Carbon fixation in diatoms

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Matsuda, Yusuke
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HOHMANN-MARRIOTT, Martin F., ed.. The Structural Basis of Biological Energy Generation. Dordrecht: Springer Netherlands, 2014, pp. 335-362. Advances in Photosynthesis and Respiration. 39. ISBN 978-94-017-8741-3. Available under: doi: 10.1007/978-94-017-8742-0_18
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Diatoms are unicellular photoautotrophic algae and very successful primary producers in the oceans. Their high primary productivity is probably sustained by their high adaptability and a uniquely arranged metabolism. Diatom belongs to the Chromista, a large eukaryotic group, which has evolved by multiple endosymbiotic steps. As a result, diatoms possess a plastids with four membranes together with complicated translocation systems to transport proteins and metabolites including inorganic substances into and out of the plastids. In addition to the occurrence of potential plasma-membrane transporters, there are numerous carbonic anhydrases (CAs) within the matrix of the layered plastidic membranes, strongly suggesting large interconversion activity between CO2 and HCO3 − within the chloroplast envelope as a part of a CO2-concentrating mechanism (CCM). In diatoms also the Calvin cycle and its adjacent metabolism reveal unique characteristics as, for instance, ribulose-1,5-bisphosphate carboxylase/oxygenase (RubisCO) activase, the plastidic sedoheptulose-1,7-bisphosphatase (SBPase), and the plastidic oxidative pentose phosphate pathway (OPP) are absent. Furthermore, the Calvin cycle metabolism in diatoms is not under the strict redox control by the thioredoxin (Trx) system. Instead, a CO2-supplying system in the pyrenoid shows CA activities which are probably regulated by chloroplastic Trxs. Pyrenoidal CAs are also regulated on the transcriptional level by CO2 concentrations via cAMP as a second messenger, suggesting an intense control system of CO2 acquisition in response to CO2 availability. The photorespiratory carbon oxidation cycle (PCOC) is the major pathway to recycle phosphoglycolate in diatoms although this process might not be involved in recycling of 3-phosphoglycerate but instead produces glycine and serine. In this review we focus on recent experimental data together with supportive genome information of CO2 acquisition and fixation systems primarily in two marine diatoms, Phaeodactylum tricornutum and Thalassiosira pseudonana.

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ISO 690MATSUDA, Yusuke, Peter G. KROTH, 2014. Carbon fixation in diatoms. In: HOHMANN-MARRIOTT, Martin F., ed.. The Structural Basis of Biological Energy Generation. Dordrecht: Springer Netherlands, 2014, pp. 335-362. Advances in Photosynthesis and Respiration. 39. ISBN 978-94-017-8741-3. Available under: doi: 10.1007/978-94-017-8742-0_18
BibTex
@incollection{Matsuda2014Carbo-28330,
  year={2014},
  doi={10.1007/978-94-017-8742-0_18},
  title={Carbon fixation in diatoms},
  number={39},
  isbn={978-94-017-8741-3},
  publisher={Springer Netherlands},
  address={Dordrecht},
  series={Advances in Photosynthesis and Respiration},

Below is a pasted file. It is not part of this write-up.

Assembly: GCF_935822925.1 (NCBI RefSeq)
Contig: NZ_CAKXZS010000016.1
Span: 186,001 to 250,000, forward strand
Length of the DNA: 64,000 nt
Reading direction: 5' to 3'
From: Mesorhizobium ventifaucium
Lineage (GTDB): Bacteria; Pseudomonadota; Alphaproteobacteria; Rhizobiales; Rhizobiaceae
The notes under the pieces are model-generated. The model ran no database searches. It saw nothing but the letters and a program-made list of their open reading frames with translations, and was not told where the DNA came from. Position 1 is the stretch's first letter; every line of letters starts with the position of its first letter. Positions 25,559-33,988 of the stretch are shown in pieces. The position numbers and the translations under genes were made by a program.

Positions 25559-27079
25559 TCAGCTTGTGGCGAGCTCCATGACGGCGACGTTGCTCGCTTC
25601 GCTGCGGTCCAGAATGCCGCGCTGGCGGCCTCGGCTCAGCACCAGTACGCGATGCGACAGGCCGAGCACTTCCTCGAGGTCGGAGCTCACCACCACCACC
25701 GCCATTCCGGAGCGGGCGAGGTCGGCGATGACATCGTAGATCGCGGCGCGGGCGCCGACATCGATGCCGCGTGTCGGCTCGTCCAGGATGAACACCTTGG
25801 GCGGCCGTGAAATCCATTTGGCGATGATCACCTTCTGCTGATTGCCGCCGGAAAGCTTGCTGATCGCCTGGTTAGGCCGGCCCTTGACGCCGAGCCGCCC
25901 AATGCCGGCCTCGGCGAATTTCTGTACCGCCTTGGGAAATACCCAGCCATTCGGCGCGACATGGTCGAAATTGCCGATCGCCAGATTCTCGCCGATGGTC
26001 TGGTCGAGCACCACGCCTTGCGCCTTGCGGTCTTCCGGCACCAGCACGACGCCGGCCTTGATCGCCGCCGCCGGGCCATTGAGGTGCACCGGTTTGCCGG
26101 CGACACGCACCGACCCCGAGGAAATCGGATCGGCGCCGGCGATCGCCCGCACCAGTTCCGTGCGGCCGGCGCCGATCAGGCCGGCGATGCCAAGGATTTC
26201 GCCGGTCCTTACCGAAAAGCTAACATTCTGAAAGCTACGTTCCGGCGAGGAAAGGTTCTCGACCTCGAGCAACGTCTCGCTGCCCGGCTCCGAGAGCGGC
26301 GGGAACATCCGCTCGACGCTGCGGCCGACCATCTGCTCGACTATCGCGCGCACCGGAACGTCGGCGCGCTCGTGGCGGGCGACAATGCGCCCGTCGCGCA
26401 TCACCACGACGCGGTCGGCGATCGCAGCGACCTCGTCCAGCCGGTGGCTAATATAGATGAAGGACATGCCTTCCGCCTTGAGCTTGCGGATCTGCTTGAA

booktitle={The Structural Basis of Biological Energy Generation},
  pages={335--362},
  editor={Hohmann-Marriott, Martin F.},
  author={Matsuda, Yusuke and Kroth, Peter G.}
}
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    <dcterms:abstract xml:lang="eng">Diatoms are unicellular photoautotrophic algae and very successful primary producers in the oceans. Their high primary productivity is probably sustained by their high adaptability and a uniquely arranged metabolism. Diatom belongs to the Chromista, a large eukaryotic group, which has evolved by multiple endosymbiotic steps. As a result, diatoms possess a plastids with four membranes together with complicated translocation systems to transport proteins and metabolites including inorganic substances into and out of the plastids. In addition to the occurrence of potential plasma-membrane transporters, there are numerous carbonic anhydrases (CAs) within the matrix of the layered plastidic membranes, strongly suggesting large interconversion activity between CO&lt;sub&gt;2&lt;/sub&gt; and HCO&lt;sub&gt;3 &lt;/sub&gt;− within the chloroplast envelope as a part of a CO2-concentrating mechanism (CCM). In diatoms also the Calvin cycle and its adjacent metabolism reveal unique characteristics as, for instance, ribulose-1,5-bisphosphate carboxylase/oxygenase (RubisCO) activase, the plastidic sedoheptulose-1,7-bisphosphatase (SBPase), and the plastidic oxidative pentose phosphate pathway (OPP) are absent. Furthermore, the Calvin cycle metabolism in diatoms is not under the strict redox control by the thioredoxin (Trx) system. Instead, a CO&lt;sub&gt;2&lt;/sub&gt;-supplying system in the pyrenoid shows CA activities which are probably regulated by chloroplastic Trxs. Pyrenoidal CAs are also regulated on the transcriptional level by CO&lt;sub&gt;2&lt;/sub&gt; concentrations via cAMP as a second messenger, suggesting an intense control system of CO&lt;sub&gt;2&lt;/sub&gt; acquisition in response to CO&lt;sub&gt;2&lt;/sub&gt; availability. The photorespiratory carbon oxidation cycle (PCOC) is the major pathway to recycle phosphoglycolate in diatoms although this process might not be involved in recycling of 3-phosphoglycerate but instead produces glycine and serine. In this review we focus on recent experimental data together with supportive genome information of CO&lt;sub&gt;2&lt;/sub&gt; acquisition and fixation systems primarily in two marine diatoms, Phaeodactylum tricornutum and Thalassiosira pseudonana.</dcterms:abstract>
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